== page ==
Officials in Greece want to commercialize the Kalamata name to enhance trade prospects.
During a convention held in Patras earlier this month the Greek Minister of Rural Development and Food, Vangelis Apostolou, announced that the Kalamata cultivar of table olives would make its way to the national list of plant varieties of Greece. The aim is to enable the co-existence of two distinct products — Kalamata Olives and Kalamata Olives PDO — providing a solution for producers that exist outside the Messinia region.
We want to strengthen ‘Kalamata olives PDO’ by elevating its quality standards and at the same time enable the Kalamata cultivar to be freely traded in the European and international markets.
Currently, the Kalamata olives variety carries a Protected Designation of Origin (PDO) tag, used to communicate its quality to consumers in the European Union and beyond. A PDO is ascribed after a lengthy and strenuous process where technical requirements must be met.
PDO labels are, however, by default geographically bounded to refer to products made only in specific areas of European Union country members. In the case of Kalamata olives, the label is used specifically for olive fruits produced in the region of Messinia in the southwest of the country, causing producers in other areas to complain about the undermining of their olives which are also of the same variety.
Now, the minister has stepped in to address the issue by pledging to add the Kalamata olives cultivar (sometimes marketed as Kalamon olives) to the national list of plant varieties, creating a new commercial variety of table olives.
Apostolou explained that the intention of the Ministry is to promote both products and gain even larger market shares. “Greece ranks second in the world when it comes to table olives exports,” he said. “The value of exports exceeds €300 million ($366 million) and most of it comes from Kalamata olives of which 80 percent of the entire production, around 40,000 tons, is exported.”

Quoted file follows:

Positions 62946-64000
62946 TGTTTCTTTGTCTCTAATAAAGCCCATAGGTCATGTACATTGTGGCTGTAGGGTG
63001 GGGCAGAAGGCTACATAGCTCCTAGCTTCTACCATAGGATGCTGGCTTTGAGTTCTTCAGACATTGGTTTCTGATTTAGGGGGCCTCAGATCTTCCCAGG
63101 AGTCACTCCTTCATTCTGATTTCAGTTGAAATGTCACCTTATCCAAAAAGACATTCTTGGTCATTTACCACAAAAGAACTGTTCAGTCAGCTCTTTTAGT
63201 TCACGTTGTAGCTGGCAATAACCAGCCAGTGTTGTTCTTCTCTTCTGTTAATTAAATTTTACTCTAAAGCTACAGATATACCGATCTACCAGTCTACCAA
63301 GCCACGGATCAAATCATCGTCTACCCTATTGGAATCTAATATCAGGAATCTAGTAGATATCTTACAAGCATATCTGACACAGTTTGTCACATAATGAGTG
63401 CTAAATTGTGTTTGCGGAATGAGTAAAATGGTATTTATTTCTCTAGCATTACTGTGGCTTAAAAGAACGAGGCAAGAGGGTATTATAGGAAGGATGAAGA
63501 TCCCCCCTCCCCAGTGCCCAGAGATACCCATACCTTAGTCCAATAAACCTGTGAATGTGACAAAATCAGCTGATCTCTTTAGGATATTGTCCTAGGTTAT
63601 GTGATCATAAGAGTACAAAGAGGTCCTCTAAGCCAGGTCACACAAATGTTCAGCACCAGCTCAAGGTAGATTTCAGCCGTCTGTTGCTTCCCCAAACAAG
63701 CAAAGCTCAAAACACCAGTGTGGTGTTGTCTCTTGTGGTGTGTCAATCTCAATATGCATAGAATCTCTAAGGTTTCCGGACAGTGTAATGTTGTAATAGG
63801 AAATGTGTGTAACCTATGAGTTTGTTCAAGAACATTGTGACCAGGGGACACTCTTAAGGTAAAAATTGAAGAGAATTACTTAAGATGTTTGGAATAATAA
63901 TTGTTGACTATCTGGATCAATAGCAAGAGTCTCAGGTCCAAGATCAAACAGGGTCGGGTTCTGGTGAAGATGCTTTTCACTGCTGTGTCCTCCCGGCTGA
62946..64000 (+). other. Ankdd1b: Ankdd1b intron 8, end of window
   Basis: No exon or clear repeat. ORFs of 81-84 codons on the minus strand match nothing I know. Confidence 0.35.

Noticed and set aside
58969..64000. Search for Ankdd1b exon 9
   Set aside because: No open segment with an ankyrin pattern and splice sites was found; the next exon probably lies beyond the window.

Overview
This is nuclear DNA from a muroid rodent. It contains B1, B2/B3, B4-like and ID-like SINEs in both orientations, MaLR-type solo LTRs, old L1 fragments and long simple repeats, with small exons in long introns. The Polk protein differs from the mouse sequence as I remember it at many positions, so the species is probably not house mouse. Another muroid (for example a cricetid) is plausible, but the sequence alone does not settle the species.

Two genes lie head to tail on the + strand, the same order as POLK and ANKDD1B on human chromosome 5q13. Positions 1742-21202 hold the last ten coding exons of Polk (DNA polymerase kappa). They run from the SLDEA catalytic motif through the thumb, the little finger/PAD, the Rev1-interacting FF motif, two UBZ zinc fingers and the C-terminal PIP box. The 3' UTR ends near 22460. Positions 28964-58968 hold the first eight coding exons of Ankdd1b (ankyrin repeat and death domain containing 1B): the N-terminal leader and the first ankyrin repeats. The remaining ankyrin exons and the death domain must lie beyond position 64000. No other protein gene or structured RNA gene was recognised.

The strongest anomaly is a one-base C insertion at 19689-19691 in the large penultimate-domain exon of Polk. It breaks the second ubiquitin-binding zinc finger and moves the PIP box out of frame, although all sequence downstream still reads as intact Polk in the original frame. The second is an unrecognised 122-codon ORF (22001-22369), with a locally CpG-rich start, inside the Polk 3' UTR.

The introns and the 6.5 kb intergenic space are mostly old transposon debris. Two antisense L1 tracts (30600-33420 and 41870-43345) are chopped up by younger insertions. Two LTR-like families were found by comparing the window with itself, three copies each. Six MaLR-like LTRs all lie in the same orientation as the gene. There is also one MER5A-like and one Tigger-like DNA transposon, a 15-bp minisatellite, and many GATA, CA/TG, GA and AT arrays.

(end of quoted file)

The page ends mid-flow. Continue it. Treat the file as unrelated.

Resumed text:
“A total of 21 companies have been certified in the processing and packaging of PDO Kalamata olives and quantities came in at 190 tons in 2011, 53 tons in 2012, 233 tons in 2014, and 277 tons in 2015. Kalamata olives that did not bear the PDO badge faced a lot of problems during the last five years… This allowed our international competitors to take advantage and fill the gaps in the markets by repeatedly using the ‘Kalamata olives’ label to name their products,” Apostolou explained.
“With the suggested solution, which is in accordance with the legislation of the European Union, we intend to enable both products to exist and introduce policies that will reinforce their market position. In other words, we want to strengthen ‘Kalamata olives PDO’ by elevating its quality standards and at the same time enable the Kalamata cultivar to be freely traded in the European and international markets.”
Unsurprisingly, the minister’s statement did not go without criticism in Messinia. SYMEPOP, the association of the local producers of table olives, opposed the commercialization of the Kalamata olives name by arguing that Greece has abolished its PDO tags for many products and now plans to do the same for Kalamata olives, one of its stronger brand names in the food sector worldwide.
The mayor of the city of Kalamata, Panayiotis Nikas, summoned Apostolou to revoke his “catastrophic decision” which, if sustained, “will enable anyone in the world to name their products Kalamata olives provided that they are of the Kalamata cultivar.”
It remains to be seen in what way the release of the name usage will affect the production and exports.